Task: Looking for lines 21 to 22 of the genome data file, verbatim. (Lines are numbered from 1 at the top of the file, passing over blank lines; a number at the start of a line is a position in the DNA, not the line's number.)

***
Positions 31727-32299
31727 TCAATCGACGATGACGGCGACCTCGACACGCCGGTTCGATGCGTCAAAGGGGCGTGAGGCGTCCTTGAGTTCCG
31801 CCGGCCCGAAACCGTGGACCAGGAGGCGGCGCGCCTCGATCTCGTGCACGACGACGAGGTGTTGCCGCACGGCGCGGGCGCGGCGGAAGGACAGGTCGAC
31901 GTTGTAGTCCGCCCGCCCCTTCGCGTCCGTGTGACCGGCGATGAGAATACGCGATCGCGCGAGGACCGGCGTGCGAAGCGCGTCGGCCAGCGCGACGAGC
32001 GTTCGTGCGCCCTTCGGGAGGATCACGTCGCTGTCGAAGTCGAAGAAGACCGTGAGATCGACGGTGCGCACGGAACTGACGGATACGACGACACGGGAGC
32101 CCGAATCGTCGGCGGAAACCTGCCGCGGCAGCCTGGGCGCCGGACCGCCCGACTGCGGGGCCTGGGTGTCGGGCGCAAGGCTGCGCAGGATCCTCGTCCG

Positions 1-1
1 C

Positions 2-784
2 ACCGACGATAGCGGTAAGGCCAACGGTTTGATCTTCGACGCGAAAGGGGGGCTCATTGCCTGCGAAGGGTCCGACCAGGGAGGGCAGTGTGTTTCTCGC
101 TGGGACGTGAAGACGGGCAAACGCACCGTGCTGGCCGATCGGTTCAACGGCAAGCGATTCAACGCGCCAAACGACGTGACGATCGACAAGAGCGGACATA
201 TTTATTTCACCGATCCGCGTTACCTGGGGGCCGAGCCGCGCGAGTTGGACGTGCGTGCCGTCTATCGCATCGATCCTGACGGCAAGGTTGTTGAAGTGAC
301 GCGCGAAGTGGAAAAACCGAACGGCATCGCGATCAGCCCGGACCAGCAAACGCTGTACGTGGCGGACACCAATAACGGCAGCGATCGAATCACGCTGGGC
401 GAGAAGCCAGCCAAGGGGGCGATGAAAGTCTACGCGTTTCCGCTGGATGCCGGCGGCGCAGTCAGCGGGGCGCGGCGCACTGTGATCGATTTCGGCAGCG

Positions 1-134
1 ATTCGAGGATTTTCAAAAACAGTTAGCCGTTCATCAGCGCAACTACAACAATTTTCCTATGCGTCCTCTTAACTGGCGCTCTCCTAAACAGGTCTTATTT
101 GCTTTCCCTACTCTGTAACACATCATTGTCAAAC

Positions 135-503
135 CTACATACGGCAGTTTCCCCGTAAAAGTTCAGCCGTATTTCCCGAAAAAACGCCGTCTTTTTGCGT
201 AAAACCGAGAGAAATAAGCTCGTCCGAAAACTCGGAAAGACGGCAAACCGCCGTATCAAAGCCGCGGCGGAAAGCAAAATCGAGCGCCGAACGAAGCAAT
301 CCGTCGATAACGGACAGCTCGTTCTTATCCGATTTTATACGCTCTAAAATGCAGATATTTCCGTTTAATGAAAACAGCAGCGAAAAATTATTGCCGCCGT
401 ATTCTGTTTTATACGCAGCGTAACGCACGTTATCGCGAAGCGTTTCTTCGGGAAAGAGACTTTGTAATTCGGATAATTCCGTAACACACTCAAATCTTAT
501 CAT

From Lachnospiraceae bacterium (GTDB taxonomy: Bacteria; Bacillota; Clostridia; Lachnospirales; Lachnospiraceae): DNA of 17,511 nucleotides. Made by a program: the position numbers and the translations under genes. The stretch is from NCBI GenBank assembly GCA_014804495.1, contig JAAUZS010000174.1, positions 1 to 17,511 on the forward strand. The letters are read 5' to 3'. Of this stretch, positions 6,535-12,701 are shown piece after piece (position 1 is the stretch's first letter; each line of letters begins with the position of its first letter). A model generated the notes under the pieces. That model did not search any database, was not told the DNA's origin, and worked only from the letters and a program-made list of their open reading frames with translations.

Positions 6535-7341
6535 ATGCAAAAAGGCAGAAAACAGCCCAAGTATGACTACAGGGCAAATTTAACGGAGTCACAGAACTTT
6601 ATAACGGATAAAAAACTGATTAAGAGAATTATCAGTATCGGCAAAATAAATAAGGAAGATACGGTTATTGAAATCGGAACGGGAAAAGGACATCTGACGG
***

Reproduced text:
301 CCGTCGATAACGGACAGCTCGTTCTTATCCGATTTTATACGCTCTAAAATGCAGATATTTCCGTTTAATGAAAACAGCAGCGAAAAATTATTGCCGCCGT
401 ATTCTGTTTTATACGCAGCGTAACGCACGTTATCGCGAAGCGTTTCTTCGGGAAAGAGACTTTGTAATTCGGATAATTCCGTAACACACTCAAATCTTAT